Product Marketing Rule #15 from the best-selling book, 42 Rules of Product Marketing, was written by Jenny Feng, CMO, Marketeers Club
In the absence of a solid process, relying on memory can be costly. A checklist is a safety net.
The genesis of checklists can be traced back to 1935. A small crowd watched the Boeing Model 299 speed down the tarmac, lift off briefly, then suddenly stall, turn on one wing and crash in a fiery explosion. The investigation found “Pilot Error” as the cause. No one was more qualified than Major Ployer Hill to fly the test plane. However Hill was unfamiliar with the aircraft, and had neglected to release the elevator lock prior to take off. His mistake cost three lives and Boeing lost most of the U.S. Army aircraft contract to its competitors. This incident resulted in the first pilot’s checklist—a simple approach to making sure that nothing is forgotten during takeoff, flight, landing, and taxiing. With the checklist, other pilots managed to fly 1.8 million miles without another accident. Variations of the checklist are still in use today.
In a different industry, Peter Pronovost, a medical director at the Center for Innovation in Quality Patient Care at John Hopkins Medical Center in Baltimore created a checklist comprised of five simple interventions to eliminate catheter-related bloodstream infections (CR-BSI) in the ICU. His checklist prevented forty-three infections and eight deaths, and saved $2 million in cost.
So, if checklists save lives in aviation and in the ICU, imagine what it could do for your business.
A successful product marketing manager is either armed with an MBA degree, years of experience or in most cases, both. She/he has the innate ability to effectively multi-task, organize, and attend to a myriad of details. Nonetheless, even the most competent and experienced managers make mistakes or skip important steps under pressure to meet multiple deadlines. In the absence of a solid process, relying on memory can be costly.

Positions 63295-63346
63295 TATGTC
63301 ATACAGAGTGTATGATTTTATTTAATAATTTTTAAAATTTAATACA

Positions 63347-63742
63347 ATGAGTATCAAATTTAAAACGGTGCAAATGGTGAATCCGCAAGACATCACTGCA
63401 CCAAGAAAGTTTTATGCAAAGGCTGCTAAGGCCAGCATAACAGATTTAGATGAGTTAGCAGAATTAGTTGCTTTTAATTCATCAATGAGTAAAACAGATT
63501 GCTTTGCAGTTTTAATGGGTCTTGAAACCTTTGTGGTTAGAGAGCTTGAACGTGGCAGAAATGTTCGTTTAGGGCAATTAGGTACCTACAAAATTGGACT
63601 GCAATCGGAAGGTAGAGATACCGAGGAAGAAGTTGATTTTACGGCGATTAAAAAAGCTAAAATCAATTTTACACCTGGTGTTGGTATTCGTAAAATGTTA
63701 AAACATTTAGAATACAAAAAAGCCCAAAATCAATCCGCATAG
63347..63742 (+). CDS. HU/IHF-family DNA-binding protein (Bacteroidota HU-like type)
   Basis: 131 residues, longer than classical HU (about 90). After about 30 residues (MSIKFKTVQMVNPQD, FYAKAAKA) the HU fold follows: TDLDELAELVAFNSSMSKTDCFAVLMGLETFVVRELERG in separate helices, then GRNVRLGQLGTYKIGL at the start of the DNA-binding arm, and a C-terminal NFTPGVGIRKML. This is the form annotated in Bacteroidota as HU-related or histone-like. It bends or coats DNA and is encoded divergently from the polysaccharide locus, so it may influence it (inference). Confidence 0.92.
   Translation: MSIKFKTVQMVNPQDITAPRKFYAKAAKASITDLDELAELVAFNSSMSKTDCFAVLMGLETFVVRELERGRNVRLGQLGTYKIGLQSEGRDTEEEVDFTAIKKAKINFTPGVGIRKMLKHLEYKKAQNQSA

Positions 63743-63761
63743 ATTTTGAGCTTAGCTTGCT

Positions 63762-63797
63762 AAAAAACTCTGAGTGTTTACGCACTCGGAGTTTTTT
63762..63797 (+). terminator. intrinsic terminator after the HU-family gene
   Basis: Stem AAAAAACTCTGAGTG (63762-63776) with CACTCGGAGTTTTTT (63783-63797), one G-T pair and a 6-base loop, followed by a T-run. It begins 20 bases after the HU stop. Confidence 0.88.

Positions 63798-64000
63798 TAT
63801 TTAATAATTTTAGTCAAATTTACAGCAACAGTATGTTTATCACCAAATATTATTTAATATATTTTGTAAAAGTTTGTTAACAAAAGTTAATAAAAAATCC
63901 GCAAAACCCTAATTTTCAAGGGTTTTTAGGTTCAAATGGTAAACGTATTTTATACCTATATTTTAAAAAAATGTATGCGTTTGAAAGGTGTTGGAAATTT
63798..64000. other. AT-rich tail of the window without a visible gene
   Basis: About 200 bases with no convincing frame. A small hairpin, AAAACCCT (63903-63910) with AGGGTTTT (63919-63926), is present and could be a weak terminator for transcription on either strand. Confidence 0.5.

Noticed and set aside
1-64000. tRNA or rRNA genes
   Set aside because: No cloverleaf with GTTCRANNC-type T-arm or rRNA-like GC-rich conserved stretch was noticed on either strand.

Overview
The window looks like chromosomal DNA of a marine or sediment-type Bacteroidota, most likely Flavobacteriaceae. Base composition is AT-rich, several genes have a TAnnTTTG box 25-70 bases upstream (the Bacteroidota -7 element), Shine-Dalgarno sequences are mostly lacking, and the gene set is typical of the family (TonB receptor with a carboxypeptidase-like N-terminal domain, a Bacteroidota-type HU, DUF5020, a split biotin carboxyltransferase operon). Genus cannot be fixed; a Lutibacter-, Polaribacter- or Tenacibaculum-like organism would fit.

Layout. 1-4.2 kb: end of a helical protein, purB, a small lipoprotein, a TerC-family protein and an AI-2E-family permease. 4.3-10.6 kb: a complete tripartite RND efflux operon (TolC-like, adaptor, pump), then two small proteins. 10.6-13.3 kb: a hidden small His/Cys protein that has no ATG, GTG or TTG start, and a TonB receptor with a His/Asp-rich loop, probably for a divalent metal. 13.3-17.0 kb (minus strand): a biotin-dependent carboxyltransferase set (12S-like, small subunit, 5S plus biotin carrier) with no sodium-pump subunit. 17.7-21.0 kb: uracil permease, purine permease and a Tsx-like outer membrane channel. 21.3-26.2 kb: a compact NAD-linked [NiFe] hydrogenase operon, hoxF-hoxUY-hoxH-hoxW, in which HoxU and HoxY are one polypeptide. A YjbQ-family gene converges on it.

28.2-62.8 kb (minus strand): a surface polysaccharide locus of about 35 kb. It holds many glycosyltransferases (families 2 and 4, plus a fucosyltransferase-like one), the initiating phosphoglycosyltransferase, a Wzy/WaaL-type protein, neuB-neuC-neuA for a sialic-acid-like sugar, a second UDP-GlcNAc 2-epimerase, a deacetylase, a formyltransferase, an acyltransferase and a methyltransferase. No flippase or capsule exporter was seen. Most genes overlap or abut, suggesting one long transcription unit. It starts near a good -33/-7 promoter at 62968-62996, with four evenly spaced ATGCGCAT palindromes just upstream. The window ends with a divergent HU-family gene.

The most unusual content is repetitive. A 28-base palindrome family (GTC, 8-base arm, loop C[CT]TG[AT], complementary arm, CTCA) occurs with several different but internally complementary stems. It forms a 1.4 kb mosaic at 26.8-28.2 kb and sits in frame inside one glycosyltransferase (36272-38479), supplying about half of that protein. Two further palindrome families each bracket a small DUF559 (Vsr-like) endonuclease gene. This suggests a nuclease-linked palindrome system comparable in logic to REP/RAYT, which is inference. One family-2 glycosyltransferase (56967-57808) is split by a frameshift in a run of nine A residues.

A checklist is a safety net that expedites what we heard in Rule 14. It is a method to ensure that the simple stuff gets done right the very first time. MarketeersClub.com recently conducted an interview with more than a dozen product marketing managers. One of our questions was: What would you like to change in your daily job? The top three responses were:
- Get things done in less time.
- Have more time for creative thinking and long-term planning.
- Acquire a larger budget so I can do more to grow my business.
At the end of the day, it’s about reducing the lead time it takes to complete projects (speed to market) and reducing the cost to maximize profit.
Checklists may be created in many areas of a Product Marketing Manager’s role and responsibilities—from pricing to distributions and promotions. As an example, a marketing promotion checklist might include the following:
- Define campaign objective and target audience.
- Assign campaign codes to track redemption.
- Make sure the promotion program complies with State and Federal Laws.
- Provide operations with forecast/anticipated unit lift from the promotion efforts so they ramp up production and build inventory.
Continuing on with the promotion example, think back on your last few promotional campaigns:
- How long did it take to create the campaign?
- How many rounds of revisions does it typically take to “get it right?”
- What have been some of the costly mistakes in real dollars (pre or post campaign)?
When creating a checklist for a product promotion, or any other product marketing tasks, consider the following three points:
- Start a list with what you already know (this could be a team or individual effort).
- Add to the list as you complete additional projects.
- Make a commitment to utilize the checklist every time.
The bottom line is: invest the time to create checklists customized to your category needs. The few minutes it takes to refer to your checklist will ensure that your projects are executed effectively and in a timely matter. You will get things done more quickly, leave your office earlier, and still be at the top of your game.
Product Marketing Rule #15 from the best-selling book, 42 Rules of Product Marketing